Andre Perret Condrieu “Chery” 2012

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This single vineyard Condrieu epitomizes that the very best Viognier grows in only the best plots of the tiny village of Condrieu in France. I mean Viognier with explosive aromatics but just enough retained acidity to avoid becoming the brown banana of white wines. I mean Viognier with structure and minerality. Viognier with length. Viognier with charm. And Viognier that can match with food rather than act as Pina Colada. These are difficult feats. They are all achieved by Perret’s reference-class single vineyard Condrieus, Chery and Clos Chanson.

Reference Viognier

Soils are the classic granitic with mica and schist of the vineyards around the village of Condrieu. These poor well-drained soils do well for Viognier, which so easily ripens unevenly and produces gloppy uninteresting wines. The 60 year old vines of the Chery vineyard give it character. The fermentation in ⅓ steel and ⅔ oak is noticeable in the final product – fresh but full.

The "Chery" Vineyard

The “Chery” Vineyard

Low-acid white varieties are out of fashion these days, with the trends moving toward the much more acidically aggressive white wines of the Loire, Austria, Germany, and the Jura. In contrast to this trend (which I appreciate somewhat), I have always had a penchant for the low acid varieties of the Rhone Valley: Roussanne, Marsanne, and Viognier. These grapes are often maligned, but mostly because they are extremely difficult to work with.

I am a huge fan of texture in white wine. I think it is something great white can do that red cannot. There is a different range of texture available to whites. The high acid whites often do not have as broad a range as the Rhone grapes, which can offer both lighter, wispy texture and waxy, mouthfilling texture. Both are pleasurable. I also enjoy the range of secondary flavours the wines excel at: honey, nuts, flowers. In my view, when done well these wines are equal to great white Burgundy. But I am in the minority.

The Perret Chery is iconic Condrieu. It is the perfect example of balanced, dialed in texture and flavour – expressing each without overdoing either. It paired beautifully with organic pork chops and grilled peaches. Anyone seriously into Rhone white varieties should taste Perret’s single vineyards. It is a shame they are not imported into Canada. Kermit Lynch imports these into the US.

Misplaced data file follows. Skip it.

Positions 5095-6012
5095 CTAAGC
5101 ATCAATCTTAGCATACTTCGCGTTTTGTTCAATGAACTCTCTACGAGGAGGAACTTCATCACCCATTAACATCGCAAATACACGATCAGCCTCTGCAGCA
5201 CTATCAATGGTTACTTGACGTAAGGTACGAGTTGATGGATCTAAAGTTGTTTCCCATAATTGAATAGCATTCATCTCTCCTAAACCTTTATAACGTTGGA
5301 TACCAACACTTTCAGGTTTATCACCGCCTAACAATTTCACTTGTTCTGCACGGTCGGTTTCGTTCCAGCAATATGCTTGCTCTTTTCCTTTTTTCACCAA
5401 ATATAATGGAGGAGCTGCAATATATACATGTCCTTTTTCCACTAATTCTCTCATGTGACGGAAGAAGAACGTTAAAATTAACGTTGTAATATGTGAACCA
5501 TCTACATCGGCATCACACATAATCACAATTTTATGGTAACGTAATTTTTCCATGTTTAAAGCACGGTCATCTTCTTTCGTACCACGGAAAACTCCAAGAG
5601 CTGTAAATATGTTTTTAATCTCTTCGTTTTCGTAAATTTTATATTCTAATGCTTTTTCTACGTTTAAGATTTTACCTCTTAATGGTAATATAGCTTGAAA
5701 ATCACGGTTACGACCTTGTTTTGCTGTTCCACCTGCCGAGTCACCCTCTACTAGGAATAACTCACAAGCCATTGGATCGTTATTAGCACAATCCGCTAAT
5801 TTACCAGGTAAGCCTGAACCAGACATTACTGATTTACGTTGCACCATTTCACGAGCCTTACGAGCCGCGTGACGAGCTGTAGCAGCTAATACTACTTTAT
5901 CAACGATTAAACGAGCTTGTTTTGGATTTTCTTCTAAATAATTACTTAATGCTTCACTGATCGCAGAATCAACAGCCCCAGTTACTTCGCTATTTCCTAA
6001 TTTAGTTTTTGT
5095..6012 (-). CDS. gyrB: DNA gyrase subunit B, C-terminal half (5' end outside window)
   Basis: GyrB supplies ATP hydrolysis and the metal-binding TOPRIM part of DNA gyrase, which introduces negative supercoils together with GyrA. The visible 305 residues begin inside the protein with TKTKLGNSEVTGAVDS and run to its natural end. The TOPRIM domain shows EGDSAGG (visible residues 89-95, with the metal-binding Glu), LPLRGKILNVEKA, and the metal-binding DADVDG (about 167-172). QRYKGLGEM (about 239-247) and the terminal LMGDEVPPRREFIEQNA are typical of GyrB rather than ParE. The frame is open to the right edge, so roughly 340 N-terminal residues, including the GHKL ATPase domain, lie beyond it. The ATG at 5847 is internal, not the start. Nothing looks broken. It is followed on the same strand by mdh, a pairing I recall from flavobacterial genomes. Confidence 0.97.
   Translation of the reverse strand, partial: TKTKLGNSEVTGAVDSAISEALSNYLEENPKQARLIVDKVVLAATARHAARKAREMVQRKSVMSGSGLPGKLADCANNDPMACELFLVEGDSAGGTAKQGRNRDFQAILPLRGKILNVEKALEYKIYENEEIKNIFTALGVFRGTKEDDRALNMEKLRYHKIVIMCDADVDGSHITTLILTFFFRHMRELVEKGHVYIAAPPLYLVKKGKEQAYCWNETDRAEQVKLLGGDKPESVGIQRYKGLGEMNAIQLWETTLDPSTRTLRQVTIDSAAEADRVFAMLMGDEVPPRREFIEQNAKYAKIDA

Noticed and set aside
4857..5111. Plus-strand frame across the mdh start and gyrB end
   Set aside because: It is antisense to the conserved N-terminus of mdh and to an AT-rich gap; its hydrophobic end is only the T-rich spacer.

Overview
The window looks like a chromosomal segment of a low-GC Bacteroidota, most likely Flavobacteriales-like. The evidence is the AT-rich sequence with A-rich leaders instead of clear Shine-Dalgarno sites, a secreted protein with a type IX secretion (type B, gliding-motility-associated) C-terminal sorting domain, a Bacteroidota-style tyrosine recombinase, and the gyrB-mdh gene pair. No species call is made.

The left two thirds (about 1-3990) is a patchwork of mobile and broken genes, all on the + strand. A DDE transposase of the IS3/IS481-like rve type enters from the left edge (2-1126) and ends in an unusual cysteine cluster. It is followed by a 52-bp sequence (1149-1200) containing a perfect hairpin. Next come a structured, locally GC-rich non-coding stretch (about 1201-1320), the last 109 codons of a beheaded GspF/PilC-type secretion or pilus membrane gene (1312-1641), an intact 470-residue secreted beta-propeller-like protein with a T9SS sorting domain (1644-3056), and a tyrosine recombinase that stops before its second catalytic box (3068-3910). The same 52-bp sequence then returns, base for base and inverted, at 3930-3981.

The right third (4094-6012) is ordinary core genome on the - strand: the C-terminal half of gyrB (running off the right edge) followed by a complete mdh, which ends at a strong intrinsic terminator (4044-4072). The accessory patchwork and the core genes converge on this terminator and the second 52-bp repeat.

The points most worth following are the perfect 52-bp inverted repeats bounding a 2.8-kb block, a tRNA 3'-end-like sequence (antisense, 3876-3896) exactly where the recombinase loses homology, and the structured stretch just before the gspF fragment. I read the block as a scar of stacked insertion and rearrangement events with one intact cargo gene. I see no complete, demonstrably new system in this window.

Excellent to Excellent+
40 Euro in Lyon


  1. Chris Wallace
    August 2, 2015

    You make a very good point about the current trend towards higher acid whites and I agree: that juiciness comes at the price of less texture. It is too bad we see so little white wine from the Rhone here in BC. BTW, keep your eye on Washington State. A few vintners there have pursued the white varietals from the Northern Rhone with very good results. And very fair prices, too.

  2. Shea
    August 2, 2015

    Chris, what are your picks for the WA producers making good Rhone-variety whites?

  3. Chris Wallace
    August 10, 2015

    I really like the Lauren Ashton Roussanne. DeLille also does a terrific one. Forgeron’s Metis Blanc is a lovely blend and K Vintners does a voluptuous Viognier. Darby’s “Le Deuce” is a blend, very tasty and a terrific value.

  4. Simon Wood
    November 6, 2015

    I have just drunk this and you have done a great job epitomising what is wonderful about this wine that you don’t get elsewhere – much Condrieu can (like White Burgundy) be over oaked and imbalanced, this provides a ‘mouth feel’, or as you so rightly say texture, you never get in reds anywhere really in whites because of the nature of the viognier grape which so rightly has its home here. Lovely wine.

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